I think we're all pretty much agreed that fibers imply native tids can
change.  I think that, as long as we document that, we're fine.

An API where there is probably a worse implementation problem is
Right now, the implementation assumes a 1:1 mapping between OS thread and
Java thread.  Removing that assumption implies you have to do something
like track cpu time every time the scheduler switches you out, which is
going to make your switches expensive.


On Thu, Feb 22, 2018 at 9:16 PM, David Holmes <david.hol...@oracle.com>

> On 23/02/2018 3:04 PM, John Rose wrote:
>> On Feb 22, 2018, at 8:49 PM, David Holmes <david.hol...@oracle.com
>> <mailto:david.hol...@oracle.com>> wrote:
>>> I don't think this request has any impact on Fibers at all. At any given
>>> time a piece of executing Java code is executing on a current Thread, and
>>> that current Thread must be running on a native thread (regardless of
>>> mapping) and the native thread has an id. The only use for exposing such an
>>> id is to allow you to correlate information obtained from inside the VM,
>>> with information observed outside, possibly by external tools.
>> We may or may not bind fiber identity to the legacy java.lang.Thread type.
> I'm not assuming that exposing native thread ids implies anything about
> the binding between those entities and anything higher-level. I have no
> issue with a Fiber/Continuation/Task/whatever running on different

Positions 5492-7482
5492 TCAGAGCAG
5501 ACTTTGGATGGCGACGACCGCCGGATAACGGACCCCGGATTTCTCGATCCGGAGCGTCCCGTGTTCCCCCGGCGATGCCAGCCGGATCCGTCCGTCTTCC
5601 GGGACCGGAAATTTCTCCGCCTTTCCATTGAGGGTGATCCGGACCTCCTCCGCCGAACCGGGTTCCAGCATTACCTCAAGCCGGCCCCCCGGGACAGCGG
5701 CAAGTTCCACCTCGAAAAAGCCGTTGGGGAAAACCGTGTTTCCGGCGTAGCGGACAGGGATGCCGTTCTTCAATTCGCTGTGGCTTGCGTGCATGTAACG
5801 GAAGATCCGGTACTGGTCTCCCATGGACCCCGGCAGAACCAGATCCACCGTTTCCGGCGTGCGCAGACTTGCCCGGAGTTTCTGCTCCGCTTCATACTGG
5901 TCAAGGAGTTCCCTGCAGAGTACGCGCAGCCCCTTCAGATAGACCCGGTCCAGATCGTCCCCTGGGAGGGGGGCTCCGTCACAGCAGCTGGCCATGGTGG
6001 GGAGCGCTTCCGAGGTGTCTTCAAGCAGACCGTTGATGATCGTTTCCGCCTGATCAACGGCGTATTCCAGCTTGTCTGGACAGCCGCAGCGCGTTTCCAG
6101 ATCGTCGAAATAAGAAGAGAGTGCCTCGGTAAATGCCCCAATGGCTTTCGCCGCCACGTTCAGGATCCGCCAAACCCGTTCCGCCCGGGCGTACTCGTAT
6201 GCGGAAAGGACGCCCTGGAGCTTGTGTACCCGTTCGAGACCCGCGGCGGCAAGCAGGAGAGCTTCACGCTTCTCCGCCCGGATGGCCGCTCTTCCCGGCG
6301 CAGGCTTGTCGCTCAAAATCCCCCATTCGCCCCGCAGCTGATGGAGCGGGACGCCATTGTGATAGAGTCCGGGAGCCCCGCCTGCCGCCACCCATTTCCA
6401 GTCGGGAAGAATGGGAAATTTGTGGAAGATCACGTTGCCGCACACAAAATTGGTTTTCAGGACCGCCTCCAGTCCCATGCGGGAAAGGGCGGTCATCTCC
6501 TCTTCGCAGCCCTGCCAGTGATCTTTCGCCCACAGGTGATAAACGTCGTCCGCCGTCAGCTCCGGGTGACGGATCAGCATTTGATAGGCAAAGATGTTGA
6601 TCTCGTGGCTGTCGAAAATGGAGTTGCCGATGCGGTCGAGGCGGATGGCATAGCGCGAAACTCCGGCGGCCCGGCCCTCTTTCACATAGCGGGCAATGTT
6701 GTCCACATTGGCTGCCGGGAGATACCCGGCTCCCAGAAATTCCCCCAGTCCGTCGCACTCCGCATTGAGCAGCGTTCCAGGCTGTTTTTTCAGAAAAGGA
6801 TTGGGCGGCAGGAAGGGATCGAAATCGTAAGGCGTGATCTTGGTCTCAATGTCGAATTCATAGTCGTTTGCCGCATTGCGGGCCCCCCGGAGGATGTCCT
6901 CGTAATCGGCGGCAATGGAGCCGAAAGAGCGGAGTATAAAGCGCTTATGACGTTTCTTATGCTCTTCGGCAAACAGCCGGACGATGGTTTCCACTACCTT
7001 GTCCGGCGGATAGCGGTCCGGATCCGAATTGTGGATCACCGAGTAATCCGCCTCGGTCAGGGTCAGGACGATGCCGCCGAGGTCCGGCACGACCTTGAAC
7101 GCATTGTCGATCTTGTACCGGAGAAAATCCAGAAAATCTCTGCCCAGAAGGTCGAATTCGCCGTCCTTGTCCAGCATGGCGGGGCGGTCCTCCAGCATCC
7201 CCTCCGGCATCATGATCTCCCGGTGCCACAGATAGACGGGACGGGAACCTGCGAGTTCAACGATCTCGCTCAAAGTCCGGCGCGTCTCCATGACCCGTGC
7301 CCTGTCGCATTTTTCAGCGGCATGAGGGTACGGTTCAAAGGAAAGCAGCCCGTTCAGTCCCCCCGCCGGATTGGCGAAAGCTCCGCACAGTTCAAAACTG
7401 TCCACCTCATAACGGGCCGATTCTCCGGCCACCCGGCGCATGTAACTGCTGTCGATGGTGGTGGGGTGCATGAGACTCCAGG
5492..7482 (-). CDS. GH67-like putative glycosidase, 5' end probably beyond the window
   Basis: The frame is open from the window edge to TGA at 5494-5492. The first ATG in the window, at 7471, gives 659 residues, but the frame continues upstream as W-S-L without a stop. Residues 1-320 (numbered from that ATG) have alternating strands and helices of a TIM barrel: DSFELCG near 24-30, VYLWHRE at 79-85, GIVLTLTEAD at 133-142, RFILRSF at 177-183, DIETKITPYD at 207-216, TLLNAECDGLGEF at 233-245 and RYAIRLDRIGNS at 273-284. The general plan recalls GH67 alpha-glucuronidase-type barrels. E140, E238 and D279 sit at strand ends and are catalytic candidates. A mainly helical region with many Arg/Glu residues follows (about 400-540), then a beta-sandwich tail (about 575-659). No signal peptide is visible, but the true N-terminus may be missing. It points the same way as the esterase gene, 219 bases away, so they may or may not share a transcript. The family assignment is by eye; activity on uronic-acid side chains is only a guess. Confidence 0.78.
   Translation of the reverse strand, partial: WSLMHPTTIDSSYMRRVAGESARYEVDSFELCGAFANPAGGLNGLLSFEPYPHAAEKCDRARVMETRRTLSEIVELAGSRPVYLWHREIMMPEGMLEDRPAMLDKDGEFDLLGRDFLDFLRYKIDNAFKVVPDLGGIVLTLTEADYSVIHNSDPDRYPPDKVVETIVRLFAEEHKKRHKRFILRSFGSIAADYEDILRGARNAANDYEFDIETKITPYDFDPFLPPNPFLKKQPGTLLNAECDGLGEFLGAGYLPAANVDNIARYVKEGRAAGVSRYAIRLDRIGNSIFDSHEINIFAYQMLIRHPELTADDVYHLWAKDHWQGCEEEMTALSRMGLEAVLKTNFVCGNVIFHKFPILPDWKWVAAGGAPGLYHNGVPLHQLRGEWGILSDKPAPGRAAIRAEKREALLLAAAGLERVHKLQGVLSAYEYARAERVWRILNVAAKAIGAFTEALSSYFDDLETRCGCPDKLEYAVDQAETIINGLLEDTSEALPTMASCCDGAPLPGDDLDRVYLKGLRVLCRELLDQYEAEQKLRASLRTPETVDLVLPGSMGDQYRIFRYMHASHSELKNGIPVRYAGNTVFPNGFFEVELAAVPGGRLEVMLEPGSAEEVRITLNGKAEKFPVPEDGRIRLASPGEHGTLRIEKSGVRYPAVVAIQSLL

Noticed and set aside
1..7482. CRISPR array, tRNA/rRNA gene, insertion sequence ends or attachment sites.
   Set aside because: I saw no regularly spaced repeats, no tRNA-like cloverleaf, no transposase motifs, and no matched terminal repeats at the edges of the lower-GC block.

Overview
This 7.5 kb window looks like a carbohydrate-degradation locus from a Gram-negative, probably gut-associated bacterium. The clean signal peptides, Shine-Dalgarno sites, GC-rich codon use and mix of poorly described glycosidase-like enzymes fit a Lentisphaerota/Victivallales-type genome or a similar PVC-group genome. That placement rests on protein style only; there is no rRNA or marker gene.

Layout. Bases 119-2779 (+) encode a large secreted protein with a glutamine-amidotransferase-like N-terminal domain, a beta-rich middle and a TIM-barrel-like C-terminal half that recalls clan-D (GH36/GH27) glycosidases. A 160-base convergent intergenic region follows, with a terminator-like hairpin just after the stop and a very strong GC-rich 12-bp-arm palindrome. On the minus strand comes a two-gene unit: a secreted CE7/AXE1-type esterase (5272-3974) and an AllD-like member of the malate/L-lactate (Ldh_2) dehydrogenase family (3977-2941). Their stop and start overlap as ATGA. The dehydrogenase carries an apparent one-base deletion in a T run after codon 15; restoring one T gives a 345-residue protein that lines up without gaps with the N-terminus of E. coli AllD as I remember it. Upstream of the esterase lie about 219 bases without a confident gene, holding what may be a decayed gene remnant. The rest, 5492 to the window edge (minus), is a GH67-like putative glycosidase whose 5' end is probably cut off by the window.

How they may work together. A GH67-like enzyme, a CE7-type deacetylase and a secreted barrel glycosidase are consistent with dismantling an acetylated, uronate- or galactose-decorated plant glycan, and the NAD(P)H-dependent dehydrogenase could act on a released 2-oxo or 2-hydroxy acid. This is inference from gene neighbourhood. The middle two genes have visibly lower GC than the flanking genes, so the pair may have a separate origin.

> java.lang.Threads over its lifetime. For that matter I don't think it
> matters if java.lang.Threads could execute on different native threads
> (they don't but they could).
> David
> -----
> This affects the question of whether the following code can return false:
>> boolean testThreadShift(Runnable r) {
>>    Thread t0 = Thread.current();
>>    r.run();
>>    Thread t1 = Thread.current();
>>    return t0 == t1;
>> }
>> This method can return false if (a) Thread.current() reports the identity
>> of the OS thread (not the fiber currently running), and (b) the runnable
>> includes a blocking operation which causes the current fiber to reschedule
>> on a different OS thread before it returns.
>> Having this method return false is, perhaps, surprising enough to cause
>> us to inject fiber identity into java.lang.Thread, so that a
>> java.lang.Thread
>> identity is 1-1 with a fiber, rather than an OS "dinosaur" thread.  (You
>> can
>> only pick one!)  The alternative is to keep a 1-1 identity between OS
>> threads
>> and java.lang.Thread instances, making a new type which carries fiber
>> identity that multiplexes in a scheduler-dependent way over OS threads.
>> It's an interesting trade-off, with many compatibility concerns.
>> I think we are leaning toward injecting fiber identity into Thread,
>> although this makes me shudder to think of the overheads we
>> will buy with this one move (ThreadLocal hash tables).
>> So, now if you reify the OS thread identity, you could have the same
>> issue again.  Can this routine return false?
>> boolean testNTIDShift(Runnable r) {
>>    long t0 = NativeThreadID.current();
>>    r.run();
>>    long t1 = NativeThreadID.current();
>>    return t0 == t1;
>> }
>> I think, if you are digging down all the way to the native thread ID,
>> this routine *must* be allowed to return false under a Loom JVM.
>> There's no credible way to assign unique int64_t IDs to fiber objects
>> in the Java heap, as if they were OS objects.
>> So my question is, do the proposed use cases for NTID allow
>> for testNTIDShift to return false?  If not, then it's pretty easy to say
>> that we don't want to supply NativeThreadID.current() for general
>> use, just to people implementing schedulers.
>> — John

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